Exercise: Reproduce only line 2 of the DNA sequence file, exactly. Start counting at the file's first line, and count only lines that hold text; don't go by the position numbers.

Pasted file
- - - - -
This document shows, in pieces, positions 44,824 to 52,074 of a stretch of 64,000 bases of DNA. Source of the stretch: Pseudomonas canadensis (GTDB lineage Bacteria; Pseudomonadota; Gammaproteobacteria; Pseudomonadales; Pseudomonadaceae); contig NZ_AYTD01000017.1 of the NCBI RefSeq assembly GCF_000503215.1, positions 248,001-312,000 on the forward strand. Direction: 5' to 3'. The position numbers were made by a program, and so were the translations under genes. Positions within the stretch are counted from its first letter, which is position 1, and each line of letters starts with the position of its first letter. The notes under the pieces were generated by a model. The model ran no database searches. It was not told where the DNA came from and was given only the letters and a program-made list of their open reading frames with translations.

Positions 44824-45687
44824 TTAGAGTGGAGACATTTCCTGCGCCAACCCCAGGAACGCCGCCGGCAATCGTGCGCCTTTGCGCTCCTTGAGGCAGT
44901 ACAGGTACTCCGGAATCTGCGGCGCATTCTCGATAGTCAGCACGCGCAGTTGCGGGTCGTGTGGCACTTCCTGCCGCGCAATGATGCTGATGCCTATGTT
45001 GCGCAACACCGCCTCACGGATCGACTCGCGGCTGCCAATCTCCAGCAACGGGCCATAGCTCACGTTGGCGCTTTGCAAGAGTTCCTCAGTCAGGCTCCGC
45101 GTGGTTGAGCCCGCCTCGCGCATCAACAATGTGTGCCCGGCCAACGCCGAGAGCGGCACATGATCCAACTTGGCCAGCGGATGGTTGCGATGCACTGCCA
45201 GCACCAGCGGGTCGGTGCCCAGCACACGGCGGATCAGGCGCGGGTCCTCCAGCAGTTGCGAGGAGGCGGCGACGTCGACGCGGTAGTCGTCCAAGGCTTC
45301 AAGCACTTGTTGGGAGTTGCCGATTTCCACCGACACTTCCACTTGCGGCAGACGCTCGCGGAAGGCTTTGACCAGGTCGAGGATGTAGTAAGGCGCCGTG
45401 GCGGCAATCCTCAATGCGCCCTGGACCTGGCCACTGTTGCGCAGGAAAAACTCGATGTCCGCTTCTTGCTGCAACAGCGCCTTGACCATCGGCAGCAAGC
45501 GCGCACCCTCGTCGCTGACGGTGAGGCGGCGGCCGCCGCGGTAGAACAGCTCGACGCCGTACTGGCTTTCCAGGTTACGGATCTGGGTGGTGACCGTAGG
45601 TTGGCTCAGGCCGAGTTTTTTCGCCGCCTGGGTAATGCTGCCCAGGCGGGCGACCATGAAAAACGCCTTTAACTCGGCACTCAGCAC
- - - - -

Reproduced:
Positions 44824-45687